The angels have always been in Heaven in the presence of God, whereas human beings have to learn to know, love, and serve Him here on Earth before being admitted to Paradise.  While today’s readings provide a glimpse of the glory that awaits us, they do not provide a road map for getting there.  Truly in these passages salvation is presented as a gift of God for which we praise Him, not something we can earn. 

Though we do not earn salvation, we are called to cooperate in it. This is where the example of Nathanael is helpful. Just before the passage in today’s Gospel, Nathanael’s friend Philip obeyed when Jesus said, “Follow me.” He then went to Nathanael and extended an invitation to him: “Come and see.”

Nathanael accepted, and although he was initially skeptical (asking Philip if anything good can come from Nazareth) he believed in Jesus after only one exchange.

We see in Nathanael an openness to relationship with Jesus and humility in putting aside his prejudices. Being himself a person “without deceit,” perhaps he is able to sense the same honesty in Philip and in Jesus himself.  We can also learn from Philip, who not only follows Jesus unquestioningly but shares the invitation with his friend.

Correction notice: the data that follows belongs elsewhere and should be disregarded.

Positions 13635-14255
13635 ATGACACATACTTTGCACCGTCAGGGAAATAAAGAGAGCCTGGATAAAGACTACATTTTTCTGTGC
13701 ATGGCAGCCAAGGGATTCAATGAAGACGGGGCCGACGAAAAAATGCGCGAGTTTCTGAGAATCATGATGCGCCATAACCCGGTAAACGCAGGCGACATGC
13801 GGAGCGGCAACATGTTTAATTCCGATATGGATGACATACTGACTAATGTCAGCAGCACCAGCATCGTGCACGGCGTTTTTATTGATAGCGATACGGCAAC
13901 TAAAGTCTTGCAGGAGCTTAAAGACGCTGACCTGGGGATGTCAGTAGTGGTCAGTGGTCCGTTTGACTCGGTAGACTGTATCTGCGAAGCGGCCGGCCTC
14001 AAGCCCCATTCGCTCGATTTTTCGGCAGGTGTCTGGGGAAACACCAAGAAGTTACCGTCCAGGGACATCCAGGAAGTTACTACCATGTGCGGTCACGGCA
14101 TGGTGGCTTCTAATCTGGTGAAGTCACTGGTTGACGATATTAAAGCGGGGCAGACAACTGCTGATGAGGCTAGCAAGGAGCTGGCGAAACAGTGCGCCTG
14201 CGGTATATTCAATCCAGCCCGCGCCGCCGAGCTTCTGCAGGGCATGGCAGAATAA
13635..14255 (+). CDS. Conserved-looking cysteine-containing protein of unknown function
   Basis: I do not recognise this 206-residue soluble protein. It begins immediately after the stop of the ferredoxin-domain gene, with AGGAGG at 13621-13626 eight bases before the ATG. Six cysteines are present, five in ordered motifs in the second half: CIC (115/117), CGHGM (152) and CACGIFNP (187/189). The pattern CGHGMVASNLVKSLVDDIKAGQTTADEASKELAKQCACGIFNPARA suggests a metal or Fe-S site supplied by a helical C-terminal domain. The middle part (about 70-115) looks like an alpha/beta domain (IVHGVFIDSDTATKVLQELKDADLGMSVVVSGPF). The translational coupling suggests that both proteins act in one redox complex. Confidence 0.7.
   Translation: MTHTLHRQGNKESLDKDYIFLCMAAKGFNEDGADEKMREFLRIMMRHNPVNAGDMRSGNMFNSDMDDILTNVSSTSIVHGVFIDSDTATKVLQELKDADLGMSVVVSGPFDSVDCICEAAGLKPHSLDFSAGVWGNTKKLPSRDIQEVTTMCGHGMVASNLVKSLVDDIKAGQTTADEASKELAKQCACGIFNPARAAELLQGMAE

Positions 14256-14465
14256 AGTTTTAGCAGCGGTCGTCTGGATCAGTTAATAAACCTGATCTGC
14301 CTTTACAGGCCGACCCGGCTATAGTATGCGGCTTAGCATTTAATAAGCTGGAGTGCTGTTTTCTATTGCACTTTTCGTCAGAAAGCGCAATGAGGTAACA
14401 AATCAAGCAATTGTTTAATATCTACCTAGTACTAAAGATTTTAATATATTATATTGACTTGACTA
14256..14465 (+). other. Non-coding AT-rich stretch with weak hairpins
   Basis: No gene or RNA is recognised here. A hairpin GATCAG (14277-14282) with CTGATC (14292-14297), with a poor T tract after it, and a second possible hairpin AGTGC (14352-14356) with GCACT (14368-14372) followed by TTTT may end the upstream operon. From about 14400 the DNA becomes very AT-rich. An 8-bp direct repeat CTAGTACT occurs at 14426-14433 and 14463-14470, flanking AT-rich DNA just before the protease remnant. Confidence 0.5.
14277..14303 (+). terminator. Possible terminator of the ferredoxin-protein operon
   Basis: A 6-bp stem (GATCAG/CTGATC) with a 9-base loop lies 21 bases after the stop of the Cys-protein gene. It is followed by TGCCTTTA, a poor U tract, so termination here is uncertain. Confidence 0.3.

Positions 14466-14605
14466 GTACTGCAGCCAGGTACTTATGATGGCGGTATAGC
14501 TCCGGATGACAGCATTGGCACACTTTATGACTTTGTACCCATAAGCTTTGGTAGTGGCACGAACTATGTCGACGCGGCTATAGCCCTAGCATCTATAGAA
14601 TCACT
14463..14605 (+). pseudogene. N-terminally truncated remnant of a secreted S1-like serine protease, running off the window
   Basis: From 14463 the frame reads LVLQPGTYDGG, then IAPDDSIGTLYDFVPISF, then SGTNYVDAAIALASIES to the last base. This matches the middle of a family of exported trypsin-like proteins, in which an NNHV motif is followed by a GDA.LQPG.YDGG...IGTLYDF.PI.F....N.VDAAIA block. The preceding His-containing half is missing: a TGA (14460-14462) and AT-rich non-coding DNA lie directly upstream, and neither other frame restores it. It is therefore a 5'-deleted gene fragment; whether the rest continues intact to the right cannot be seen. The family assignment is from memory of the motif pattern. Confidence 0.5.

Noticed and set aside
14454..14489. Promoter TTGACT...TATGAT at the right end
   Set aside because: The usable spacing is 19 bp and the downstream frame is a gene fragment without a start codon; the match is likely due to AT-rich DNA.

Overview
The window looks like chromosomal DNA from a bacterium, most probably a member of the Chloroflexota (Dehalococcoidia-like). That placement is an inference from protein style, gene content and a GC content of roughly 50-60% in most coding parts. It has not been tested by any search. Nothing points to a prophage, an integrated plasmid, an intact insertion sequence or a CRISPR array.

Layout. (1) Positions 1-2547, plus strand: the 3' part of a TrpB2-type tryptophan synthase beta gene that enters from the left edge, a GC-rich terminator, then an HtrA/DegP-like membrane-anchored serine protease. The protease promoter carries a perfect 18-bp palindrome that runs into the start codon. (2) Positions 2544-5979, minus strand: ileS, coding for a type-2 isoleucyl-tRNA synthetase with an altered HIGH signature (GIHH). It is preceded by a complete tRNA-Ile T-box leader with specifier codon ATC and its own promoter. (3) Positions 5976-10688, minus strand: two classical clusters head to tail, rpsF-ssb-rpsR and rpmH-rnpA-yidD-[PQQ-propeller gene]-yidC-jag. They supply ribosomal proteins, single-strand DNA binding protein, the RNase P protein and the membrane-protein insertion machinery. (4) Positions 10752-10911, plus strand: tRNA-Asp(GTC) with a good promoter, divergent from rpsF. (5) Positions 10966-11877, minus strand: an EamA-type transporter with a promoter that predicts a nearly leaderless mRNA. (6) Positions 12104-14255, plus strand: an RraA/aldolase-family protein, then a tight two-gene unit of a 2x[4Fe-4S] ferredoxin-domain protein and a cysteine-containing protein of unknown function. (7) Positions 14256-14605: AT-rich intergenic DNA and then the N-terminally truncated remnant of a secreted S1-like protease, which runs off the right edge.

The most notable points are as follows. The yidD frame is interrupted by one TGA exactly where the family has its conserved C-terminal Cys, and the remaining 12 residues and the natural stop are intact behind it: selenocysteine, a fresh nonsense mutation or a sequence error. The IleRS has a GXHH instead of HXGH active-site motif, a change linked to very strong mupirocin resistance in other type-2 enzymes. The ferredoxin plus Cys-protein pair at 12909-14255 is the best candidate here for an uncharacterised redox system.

Today, and every day, let us be open to the invitation of Jesus, so that one day we too will sing his praises “in the sight of the angels.”

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Sigo siendo feligrés de la iglesia donde fui bautizado hace 55 años, lo que significa que he pasado allí más de 2000 domingos por la mañana. Cuando era niña, mi mente y mis ojos tendían a distraerse, y los vitrales de colores servían para entretenerme e iluminarme, como se suponía que debían hacer. Más tarde, mientras luchaba por calmar a mis niños pequeños durante la Misa, les susurré las historias de los santos en esas mismas ventanas.